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Health News

Pharmacy executives tied to deadly U.S. meningitis outbreak lose appeals

BOSTON (Reuters) - A federal appeals court on Thursday cleared the way for prosecutors to seek longer prison sentences for a founder and supervisory pharmacist of a Massachusetts compounding pharmacy whose tainted drugs sparked a deadly fungal meningitis outbreak in 2012.

FILE PHOTO: Pharmacist and co-founder of the now-defunct New England Compounding Center Barry Cadden walks to his car after being sentenced to nine years in jail, beginning in August, for his role in a deadly U.S. meningitis outbreak in 2012, in Boston, Massachusetts, U.S. June 26, 2017. REUTERS/Brian Snyder

The 1st U.S. Circuit Court of Appeals in Boston upheld the racketeering and fraud convictions of Barry Cadden, New England Compounding Center’s ex-president, and Glenn Chin, its former supervisory pharmacist.

But the three-judge panel said a trial judge erred in sentencing Cadden, 53, and Chin, 52, to nine and eight years in prison, respectively, when he declined to apply various federal sentencing guideline enhancements.

U.S. Circuit Judge David Barron said the judge, among other things, in calculating a sentence wrongly concluded only the hospitals that bought NECC’s drugs could count as victims and not the patients who used them.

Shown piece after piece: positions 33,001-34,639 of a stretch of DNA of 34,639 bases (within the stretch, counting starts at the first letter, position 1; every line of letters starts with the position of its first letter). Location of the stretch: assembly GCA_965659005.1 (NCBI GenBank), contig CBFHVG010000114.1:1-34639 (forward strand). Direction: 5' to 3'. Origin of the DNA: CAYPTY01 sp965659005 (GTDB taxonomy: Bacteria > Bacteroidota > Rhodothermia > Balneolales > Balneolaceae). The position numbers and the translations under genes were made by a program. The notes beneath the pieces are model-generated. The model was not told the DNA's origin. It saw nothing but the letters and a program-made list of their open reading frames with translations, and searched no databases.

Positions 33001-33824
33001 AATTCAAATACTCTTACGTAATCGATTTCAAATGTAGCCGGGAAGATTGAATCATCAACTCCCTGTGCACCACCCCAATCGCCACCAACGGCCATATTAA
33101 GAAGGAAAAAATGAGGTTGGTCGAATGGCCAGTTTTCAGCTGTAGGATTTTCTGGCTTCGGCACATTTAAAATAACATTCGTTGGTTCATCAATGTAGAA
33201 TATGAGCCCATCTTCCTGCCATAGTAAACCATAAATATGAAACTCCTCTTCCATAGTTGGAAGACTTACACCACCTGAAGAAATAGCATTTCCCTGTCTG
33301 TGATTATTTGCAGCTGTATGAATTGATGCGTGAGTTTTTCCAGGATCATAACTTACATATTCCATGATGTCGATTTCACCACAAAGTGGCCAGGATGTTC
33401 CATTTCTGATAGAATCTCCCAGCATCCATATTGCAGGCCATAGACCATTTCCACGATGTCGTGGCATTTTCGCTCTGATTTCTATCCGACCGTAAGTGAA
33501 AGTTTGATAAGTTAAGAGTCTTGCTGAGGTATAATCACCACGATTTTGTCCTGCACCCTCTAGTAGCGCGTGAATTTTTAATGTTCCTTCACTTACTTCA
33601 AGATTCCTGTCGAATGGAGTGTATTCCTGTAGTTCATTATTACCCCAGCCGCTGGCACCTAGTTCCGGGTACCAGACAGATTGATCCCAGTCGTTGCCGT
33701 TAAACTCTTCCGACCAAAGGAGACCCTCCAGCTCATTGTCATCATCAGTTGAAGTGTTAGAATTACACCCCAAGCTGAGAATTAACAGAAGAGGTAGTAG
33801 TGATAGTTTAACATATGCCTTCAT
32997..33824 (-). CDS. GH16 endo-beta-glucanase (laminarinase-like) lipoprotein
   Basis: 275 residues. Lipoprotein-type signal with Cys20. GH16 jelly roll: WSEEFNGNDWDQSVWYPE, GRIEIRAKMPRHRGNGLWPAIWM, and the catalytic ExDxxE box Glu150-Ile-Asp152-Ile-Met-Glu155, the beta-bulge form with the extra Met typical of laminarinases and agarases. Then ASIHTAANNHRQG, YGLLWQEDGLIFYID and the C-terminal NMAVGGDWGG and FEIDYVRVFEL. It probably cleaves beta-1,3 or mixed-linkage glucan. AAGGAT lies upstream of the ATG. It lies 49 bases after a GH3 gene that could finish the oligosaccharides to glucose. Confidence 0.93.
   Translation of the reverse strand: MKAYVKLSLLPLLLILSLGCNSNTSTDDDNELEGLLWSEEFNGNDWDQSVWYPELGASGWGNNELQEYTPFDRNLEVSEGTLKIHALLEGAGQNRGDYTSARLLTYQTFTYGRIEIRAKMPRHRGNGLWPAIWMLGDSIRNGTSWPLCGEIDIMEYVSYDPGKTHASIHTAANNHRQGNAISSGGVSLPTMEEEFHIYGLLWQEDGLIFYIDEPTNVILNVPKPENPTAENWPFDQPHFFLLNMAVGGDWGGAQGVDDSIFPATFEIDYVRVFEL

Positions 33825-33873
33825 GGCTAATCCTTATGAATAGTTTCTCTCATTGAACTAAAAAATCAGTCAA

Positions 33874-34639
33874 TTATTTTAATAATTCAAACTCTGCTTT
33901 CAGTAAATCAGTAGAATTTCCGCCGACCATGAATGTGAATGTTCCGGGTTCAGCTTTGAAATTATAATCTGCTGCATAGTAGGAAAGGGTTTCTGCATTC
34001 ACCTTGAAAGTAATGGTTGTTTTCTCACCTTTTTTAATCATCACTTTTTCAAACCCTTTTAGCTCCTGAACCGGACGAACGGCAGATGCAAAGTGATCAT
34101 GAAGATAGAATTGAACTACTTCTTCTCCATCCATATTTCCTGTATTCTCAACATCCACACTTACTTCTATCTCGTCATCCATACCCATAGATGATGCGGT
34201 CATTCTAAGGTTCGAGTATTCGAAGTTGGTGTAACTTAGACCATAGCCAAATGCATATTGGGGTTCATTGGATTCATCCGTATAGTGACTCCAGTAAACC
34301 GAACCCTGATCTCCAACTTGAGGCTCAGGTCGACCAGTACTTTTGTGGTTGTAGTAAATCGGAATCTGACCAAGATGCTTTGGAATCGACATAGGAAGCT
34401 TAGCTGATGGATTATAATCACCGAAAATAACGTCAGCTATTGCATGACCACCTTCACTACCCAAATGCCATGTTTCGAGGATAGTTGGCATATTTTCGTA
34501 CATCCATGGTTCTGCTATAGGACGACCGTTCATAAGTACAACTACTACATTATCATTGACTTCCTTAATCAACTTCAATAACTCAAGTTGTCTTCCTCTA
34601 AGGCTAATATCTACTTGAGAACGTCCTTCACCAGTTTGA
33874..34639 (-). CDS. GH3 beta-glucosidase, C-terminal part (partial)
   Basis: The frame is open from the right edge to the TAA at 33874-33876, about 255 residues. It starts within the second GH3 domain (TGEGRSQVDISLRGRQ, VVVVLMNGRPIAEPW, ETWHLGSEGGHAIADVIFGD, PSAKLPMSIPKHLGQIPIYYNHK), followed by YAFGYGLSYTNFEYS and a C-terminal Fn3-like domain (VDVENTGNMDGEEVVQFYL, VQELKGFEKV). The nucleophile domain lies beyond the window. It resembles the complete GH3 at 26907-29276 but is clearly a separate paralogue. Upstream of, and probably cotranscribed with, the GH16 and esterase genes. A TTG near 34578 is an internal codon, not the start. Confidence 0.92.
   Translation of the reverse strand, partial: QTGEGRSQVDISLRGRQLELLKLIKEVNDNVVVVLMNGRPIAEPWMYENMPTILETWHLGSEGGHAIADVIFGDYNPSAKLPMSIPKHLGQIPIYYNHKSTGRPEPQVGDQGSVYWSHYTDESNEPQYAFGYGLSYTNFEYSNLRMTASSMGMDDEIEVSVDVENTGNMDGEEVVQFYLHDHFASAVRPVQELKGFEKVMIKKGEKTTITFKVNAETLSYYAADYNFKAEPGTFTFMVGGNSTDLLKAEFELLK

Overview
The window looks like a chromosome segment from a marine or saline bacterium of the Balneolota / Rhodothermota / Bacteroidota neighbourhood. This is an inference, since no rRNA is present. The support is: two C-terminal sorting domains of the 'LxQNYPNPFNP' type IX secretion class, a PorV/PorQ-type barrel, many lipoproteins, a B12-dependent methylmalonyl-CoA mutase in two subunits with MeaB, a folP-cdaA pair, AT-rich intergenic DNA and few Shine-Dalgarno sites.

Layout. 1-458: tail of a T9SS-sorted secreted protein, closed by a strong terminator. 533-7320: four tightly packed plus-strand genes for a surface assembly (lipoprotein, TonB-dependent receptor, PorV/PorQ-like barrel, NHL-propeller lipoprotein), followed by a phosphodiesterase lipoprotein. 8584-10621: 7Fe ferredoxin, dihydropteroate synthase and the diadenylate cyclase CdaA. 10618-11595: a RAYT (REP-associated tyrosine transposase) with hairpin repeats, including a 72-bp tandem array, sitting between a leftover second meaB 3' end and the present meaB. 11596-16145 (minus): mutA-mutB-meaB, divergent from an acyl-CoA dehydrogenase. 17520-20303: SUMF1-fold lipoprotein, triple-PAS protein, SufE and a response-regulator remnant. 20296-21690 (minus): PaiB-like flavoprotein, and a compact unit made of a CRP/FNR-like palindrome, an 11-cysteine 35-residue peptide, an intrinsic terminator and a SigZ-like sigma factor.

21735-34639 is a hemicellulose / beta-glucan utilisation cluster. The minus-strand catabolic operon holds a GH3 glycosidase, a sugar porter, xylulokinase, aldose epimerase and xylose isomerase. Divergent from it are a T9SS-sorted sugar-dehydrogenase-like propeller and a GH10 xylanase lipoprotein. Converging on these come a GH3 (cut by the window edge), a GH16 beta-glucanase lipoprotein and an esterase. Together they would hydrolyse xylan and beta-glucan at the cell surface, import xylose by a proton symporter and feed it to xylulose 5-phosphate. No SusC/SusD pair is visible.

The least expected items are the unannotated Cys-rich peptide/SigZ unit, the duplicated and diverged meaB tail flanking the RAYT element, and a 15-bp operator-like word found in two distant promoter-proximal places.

But the court also ruled the judge did not wrongly undercalculate the victims’ financial losses, which posed “the greatest risk of substantially increasing our client’s sentence,” said Bruce Singal, Cadden’s lawyer.

Prosecutors had cited larger losses in seeking 35-year prison terms.

Both men were indicted in 2014 after a fungal meningitis outbreak traced back to mold-tainted steroids that prosecutors say NECC produced in filthy and unsafe conditions and shipped to hospitals and clinics nationally.

The outbreak sickened 793 patients, more than 100 of whom have died, prosecutors said.

Jurors in separate trials in 2017 acquitted Cadden and Chin of second-degree murder charges related to the deaths of 25 patients but convicted them of racketeering and fraud over alleged misrepresentations made to NECC’s customers.

Prosecutors argued hospitals would not have bought drugs from Framingham, Massachusetts-based NECC had they known about its quality control issues.

Cadden and Chin also face separate second-degree murder charges in Michigan, which was hit hard by the outbreak.

Reporting by Nate Raymond in Boston; Editing by David Gregorio and Daniel Wallis

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